By Carys Svendsen
Now I know what you’re thinking: how could there possibly be a review for a tribute act for one of the most impactful bands in the 1970s and 1980s? Well, ‘Take a Chance on Me’ and be prepared for a review full of references as well as an account of the performance at the Grand Theatre on 7th September 2017.
As a child who was raised on a variety of musical artists including Bon Jovi, Enya, and Take That, ABBA was a staple throughout my childhood years. When I was 14 I saw Mamma Mia in the West End due to an obsession with the film and attempted to sing along to the film despite suffering from a throat infection at the time. When the Grand Theatre sent an email regarding the ABBA Forever performance, my inner 14 year old leapt into action and off I went.
When Thursday evening came, I wasn’t sure what to expect and when I entered the theatre itself, I was surprised by the lack of spandex and 80s costumes in the audience. That being said, the room was full of huge ABBA fans, as it was made abundantly clear during SOS due to dancing in the aisles. However, this SOS had less Pierce Brosnan and Meryl Streep on a Greek island and more spotlights, smoke machines and platform boots. Kudos to the whole act (including the bassist and drummer) for sticking it out in platform boots for the highly energised performance, and extra points to Bjorn who jumped both off the stage and back on again in platform boots high enough to be in an act in Cirque Du Soleil!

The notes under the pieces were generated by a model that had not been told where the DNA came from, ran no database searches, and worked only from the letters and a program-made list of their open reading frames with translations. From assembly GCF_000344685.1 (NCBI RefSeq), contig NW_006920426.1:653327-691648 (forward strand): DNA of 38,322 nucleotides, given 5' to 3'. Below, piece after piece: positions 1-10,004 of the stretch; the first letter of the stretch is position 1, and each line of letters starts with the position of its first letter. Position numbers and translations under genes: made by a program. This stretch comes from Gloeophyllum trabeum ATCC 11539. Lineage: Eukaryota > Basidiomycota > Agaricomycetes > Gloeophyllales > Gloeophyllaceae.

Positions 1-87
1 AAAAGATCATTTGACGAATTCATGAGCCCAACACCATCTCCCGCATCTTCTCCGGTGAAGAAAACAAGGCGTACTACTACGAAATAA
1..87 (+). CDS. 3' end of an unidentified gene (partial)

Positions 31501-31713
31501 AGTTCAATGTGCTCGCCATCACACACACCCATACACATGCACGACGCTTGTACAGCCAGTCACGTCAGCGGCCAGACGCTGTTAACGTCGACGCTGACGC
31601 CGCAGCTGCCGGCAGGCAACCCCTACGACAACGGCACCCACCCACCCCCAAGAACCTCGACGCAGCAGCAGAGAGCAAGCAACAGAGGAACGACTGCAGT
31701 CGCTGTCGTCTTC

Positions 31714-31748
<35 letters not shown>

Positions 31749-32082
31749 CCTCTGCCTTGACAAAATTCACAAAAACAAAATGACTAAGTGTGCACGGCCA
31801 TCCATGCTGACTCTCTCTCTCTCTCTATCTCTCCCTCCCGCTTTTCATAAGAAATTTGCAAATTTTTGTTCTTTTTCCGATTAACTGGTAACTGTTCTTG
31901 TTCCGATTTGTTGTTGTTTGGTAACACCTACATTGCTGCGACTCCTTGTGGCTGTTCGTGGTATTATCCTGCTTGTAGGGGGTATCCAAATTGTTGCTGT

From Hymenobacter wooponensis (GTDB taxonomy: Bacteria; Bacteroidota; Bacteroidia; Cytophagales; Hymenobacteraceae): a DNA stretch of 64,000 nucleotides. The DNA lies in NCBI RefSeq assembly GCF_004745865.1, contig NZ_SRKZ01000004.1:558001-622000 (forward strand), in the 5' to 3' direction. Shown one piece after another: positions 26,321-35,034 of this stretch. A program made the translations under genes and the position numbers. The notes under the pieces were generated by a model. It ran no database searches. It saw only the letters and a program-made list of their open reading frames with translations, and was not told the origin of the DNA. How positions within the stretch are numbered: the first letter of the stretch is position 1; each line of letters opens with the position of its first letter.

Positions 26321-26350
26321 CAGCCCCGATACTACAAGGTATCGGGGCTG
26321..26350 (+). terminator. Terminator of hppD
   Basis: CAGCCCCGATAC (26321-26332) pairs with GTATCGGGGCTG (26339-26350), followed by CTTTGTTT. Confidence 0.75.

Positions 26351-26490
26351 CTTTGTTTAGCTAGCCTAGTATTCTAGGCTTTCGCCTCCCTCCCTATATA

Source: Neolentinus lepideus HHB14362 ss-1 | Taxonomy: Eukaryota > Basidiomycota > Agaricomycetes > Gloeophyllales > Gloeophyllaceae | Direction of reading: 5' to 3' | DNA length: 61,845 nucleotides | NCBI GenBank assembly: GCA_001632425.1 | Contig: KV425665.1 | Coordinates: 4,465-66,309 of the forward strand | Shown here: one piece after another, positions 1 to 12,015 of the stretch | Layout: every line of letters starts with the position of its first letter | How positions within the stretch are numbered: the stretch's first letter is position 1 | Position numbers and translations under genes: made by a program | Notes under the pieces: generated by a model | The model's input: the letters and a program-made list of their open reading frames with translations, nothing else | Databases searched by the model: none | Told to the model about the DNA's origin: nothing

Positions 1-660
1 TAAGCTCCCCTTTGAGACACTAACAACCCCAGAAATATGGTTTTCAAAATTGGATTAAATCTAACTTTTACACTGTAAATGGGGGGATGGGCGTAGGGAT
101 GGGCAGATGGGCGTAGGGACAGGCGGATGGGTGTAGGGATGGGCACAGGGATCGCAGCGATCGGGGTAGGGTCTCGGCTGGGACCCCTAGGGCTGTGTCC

In addition, not only was the night full of dancing but the whole experience in itself felt like a trip back in time. The actors put their hearts and souls into becoming ABBA and as someone who has never been to a tribute act before, it was a unique experience to find the actors even speak in Swedish accents. That being said, I don’t quite remember a northern Bjorn… Maybe he was Bjorn this way?
As the curtain fell for the intermission, I started to think back on the performance and how I entered so cautiously and how, by the intermission, I was singing along to every single song. It became abundantly clear to myself how ABBA songs were a muscle memory to me, including the harmonies on ‘Eagle’. If you think that I walked home quietly, I can assure you, I did not. Due to a fairly accurate reproduction of sound throughout the performance, it was easy to singalong and feel the waves of nostalgia throughout the theatre. However, at times the mixing didn’t quite balance out the singers as Agnetha did have the odd occurrence where she would accidentally drown out Frida but the enthusiasm of both singers was contagious as well as Bjorn’s cheekiness and Benny’s shyness. A personal highlight of the night was when Bjorn took off his jacket to reveal his signature glittering white jumpsuit and, as the audience looked to Benny next with the almost sinister chant of ‘take it off, take it off…’, Benny meekly responded ‘I don’t have a jacket’, and the show experienced an awkward pause as Frida and Agnetha leapt back on stage again and the show continued.
Overall, the night was a fun experience full of sparkles, smoke and spotlights. There was a slight cruise ship entertainment vibe to the evening originally, almost an ABBA on a budget concept, which was never fully shrugged off and isn’t quite to my personal taste. However, if you want a night full of classic tunes and just want to say ‘Thank You For The Music’, then it is an ideal night to enjoy with your friends if you are all ABBA fans. This is why, ‘When All Is Said And Done’, I am giving it 3/5 stars.